Everyman Essay, Research Paper
Everyman the play is a lesson in correct or righteous behavior, thought, belief, and action for the common man of the day. The majority of the play is devoted to demonstrating how temporary everything in life is as death approaches, except good deeds. The play follows a pattern where, Everyman, the universal protagonist, pleads with a character, who is the physical embodiment of some worldly attribute, to go with him on a journey to his day of reckoning, which is followed by promises of allegience from the other characters ending in ultimate betrayal. The play takes one noticeable break from this pattern in order to take off on a tangent led by two of the earthy characters, Knowledge and the Five-wits. The choice to use these characters was probably no accident, and hopefully as we examine the lines from 706 to 769 we shall see why.
On line 706 Knowledge begins a discussion, or more accurately, a sermon on the usefulness and power of the priesthood. He begins
?Everyman, hearken what I say:
Go to Priesthood, I you advise,
And receive of him, in any wise??
and ?any wise? means at all costs. Here is an example in the play where the use of the allegorical figures starts to become transparent, and then the names of the characters spoken almost tongue-in-cheek. Therefore, the lines almost read, ?Everyman (in the audience), carefully listen to what I have to say: go to your priesthood (local clergyman), I you advise, and listen to him and follow his counsel, at all costs (through both physical and financial costs).? This counsel is then immediately backed up by Five-wits (line 713), who adds that there is no emperor, king, duke, nor baron that has been commissioned by God as the very least priest in the world has been. Not only does this statement help impress the importance of the clergy in ?everyman?s? life, but it also subtely works to help assert the dominance of the clergy over the ruling classes, which the ruling classes should allow if they want to follow God and live ?righteously.?
Five-wits goes on to explain the importance of the sacraments as keys to salvation, and how only the priest holds those keys. Everyman says he would gladly receive those sacraments, and then Five-wits bursts into a final glorification of the priesthood (lines 730-49) that includes suggesting that through the priesthood is the only way to salvation, and the priesthood has more power that the angles, and has more power to hold God?s flesh, and the power to damn people to hell or save them forever, and finally just saying that all of God?s blessings come through the priesthood and the priesthood only. The passage is so direct and has so many far-reaching implications, that the play right feels the need to immediately clarify some of those issues, and I feel I should include the passage here in its entirety.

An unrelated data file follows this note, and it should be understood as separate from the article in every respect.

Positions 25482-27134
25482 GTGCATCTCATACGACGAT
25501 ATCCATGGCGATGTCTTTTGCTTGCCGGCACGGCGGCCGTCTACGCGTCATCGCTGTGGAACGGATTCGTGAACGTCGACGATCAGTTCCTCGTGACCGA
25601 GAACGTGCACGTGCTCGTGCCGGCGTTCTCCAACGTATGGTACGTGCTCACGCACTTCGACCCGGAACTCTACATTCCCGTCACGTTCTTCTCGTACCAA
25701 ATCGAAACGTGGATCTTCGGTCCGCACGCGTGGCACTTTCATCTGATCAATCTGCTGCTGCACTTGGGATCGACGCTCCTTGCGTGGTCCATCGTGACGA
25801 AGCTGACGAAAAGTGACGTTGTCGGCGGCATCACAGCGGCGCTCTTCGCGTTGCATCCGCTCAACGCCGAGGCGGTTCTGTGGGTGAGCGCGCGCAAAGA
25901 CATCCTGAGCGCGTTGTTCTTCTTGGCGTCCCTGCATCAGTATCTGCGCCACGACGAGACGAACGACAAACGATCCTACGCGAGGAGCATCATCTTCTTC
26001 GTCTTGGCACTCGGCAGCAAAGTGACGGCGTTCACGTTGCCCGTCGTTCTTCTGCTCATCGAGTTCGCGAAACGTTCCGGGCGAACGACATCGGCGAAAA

?Everyman, that is the best that ye can do:
God will you to salvation bring.
For priesthood exceedeth all other thing:
To us Holy Scripture they do teach,
And converteth man from sin, heaven to reach;
God hath to them more power given
Then to any angel that is in heaven.
With five words he may consecrate
God?s body in flesh and blood to make,
And handleth his Maker between his hands.
The priest bindeth and unbindeth all bands,
Both in earth and in heaven.
Thou ministers all the sacraments seven;
Though we kiss thy feet, thou were worthy;
Thou art surgeon that cureth sin deadly;
No remedy we find under God
But all only Priesthood.
Everyman, Gad gave priests that dignity
And setteth them in his stead among us to be.
Thus be they above angels in degree.?
After this passage by Five-wits, Knowledge plays the devil?s advocate, and represents the audience, and begins, ?If priests be good, it is so, surely.? Then he asks, ?what about priests that sell these sacraments? Jesus did not charge us when he died on the cross. And, what about priests that chase after women, and live unclean lives, and have lust in their hearts?? Five-wits responds saying that he trusts God that there are none like that, and that we should therefore just honor our priests because they save us. They are the shepherds and we are the sheep, so we should just leave everything to them.
I find these passages in Everyman to be the most telling and illustrative of the role religion, and the clergy that went with it, played in the lives of Europeans in the middle ages and their art. This strict attempt to not only control the people of the time through religion but also not allow any reciprocal control over the clergy that governed, may have been the foreshadowing of the religious reform and diversification that would occupy the rest of the millennium, and is possibly only now subsiding.